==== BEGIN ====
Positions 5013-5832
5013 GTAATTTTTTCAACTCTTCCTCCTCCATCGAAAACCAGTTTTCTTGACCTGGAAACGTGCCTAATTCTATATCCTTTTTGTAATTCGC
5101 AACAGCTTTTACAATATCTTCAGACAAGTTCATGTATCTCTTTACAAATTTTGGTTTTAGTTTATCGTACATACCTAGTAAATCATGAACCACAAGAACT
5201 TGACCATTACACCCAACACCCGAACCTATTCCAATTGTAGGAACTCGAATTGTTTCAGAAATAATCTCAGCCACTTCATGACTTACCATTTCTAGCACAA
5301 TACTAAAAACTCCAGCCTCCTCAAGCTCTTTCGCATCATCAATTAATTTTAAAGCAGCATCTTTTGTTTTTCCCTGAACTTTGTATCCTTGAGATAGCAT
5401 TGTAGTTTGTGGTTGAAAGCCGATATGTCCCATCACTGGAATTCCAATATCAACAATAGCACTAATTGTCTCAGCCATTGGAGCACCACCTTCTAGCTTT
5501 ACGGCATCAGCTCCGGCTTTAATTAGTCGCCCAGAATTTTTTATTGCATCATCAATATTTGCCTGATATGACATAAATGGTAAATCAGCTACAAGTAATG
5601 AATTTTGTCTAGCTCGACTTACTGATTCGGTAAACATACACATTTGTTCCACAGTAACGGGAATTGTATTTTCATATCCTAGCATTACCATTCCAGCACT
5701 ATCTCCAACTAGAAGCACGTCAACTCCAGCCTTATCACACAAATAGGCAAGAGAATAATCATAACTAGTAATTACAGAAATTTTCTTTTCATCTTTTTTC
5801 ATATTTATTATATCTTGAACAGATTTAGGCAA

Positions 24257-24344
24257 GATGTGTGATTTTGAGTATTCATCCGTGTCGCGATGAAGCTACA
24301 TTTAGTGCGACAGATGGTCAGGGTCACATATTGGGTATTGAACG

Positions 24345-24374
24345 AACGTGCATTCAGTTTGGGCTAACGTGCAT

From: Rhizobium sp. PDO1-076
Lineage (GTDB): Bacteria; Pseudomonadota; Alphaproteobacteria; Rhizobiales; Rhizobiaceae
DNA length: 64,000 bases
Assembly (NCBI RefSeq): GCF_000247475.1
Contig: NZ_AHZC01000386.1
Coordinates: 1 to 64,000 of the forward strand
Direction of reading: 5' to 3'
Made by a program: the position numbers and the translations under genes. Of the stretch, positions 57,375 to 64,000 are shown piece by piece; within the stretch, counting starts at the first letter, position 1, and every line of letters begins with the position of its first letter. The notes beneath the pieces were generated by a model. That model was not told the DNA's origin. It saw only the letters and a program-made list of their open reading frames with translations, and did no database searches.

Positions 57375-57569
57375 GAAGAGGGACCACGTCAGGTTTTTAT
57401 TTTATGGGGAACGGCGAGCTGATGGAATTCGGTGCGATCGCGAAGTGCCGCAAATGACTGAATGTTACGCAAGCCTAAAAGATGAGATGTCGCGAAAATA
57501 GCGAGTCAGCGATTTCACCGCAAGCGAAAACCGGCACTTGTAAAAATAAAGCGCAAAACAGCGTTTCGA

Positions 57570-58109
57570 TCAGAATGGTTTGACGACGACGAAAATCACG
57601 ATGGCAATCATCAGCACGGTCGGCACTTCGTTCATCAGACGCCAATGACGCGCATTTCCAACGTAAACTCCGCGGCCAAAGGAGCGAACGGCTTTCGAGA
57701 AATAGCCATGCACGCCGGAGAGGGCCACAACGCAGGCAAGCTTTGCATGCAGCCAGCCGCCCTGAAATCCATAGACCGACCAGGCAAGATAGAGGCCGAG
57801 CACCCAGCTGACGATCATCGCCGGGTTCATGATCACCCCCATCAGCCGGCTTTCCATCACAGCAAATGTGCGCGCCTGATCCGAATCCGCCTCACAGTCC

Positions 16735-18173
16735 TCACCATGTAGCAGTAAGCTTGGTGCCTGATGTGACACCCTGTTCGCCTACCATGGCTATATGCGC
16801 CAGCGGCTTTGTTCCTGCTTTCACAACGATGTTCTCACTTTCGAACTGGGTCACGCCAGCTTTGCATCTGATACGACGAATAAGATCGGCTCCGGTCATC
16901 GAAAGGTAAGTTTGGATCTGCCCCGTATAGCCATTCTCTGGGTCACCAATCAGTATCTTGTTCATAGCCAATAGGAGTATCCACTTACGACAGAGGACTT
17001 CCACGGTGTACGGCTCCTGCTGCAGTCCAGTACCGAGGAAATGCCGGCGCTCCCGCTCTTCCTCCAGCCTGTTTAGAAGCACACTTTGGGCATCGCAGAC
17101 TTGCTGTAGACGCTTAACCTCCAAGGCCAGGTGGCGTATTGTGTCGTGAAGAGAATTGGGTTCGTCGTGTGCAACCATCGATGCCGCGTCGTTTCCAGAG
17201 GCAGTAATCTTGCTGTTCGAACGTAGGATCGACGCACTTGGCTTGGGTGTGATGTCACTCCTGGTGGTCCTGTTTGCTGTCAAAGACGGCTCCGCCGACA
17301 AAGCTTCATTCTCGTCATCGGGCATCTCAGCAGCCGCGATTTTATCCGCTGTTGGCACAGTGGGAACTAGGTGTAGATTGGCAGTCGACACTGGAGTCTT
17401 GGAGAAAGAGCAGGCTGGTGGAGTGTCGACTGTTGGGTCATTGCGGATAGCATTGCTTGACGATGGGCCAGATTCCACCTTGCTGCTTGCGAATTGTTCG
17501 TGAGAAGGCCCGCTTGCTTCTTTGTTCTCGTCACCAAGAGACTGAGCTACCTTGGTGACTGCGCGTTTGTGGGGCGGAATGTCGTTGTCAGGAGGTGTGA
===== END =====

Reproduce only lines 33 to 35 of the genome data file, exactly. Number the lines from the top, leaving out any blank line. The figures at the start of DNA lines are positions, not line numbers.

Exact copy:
Positions 16735-18173
16735 TCACCATGTAGCAGTAAGCTTGGTGCCTGATGTGACACCCTGTTCGCCTACCATGGCTATATGCGC
16801 CAGCGGCTTTGTTCCTGCTTTCACAACGATGTTCTCACTTTCGAACTGGGTCACGCCAGCTTTGCATCTGATACGACGAATAAGATCGGCTCCGGTCATC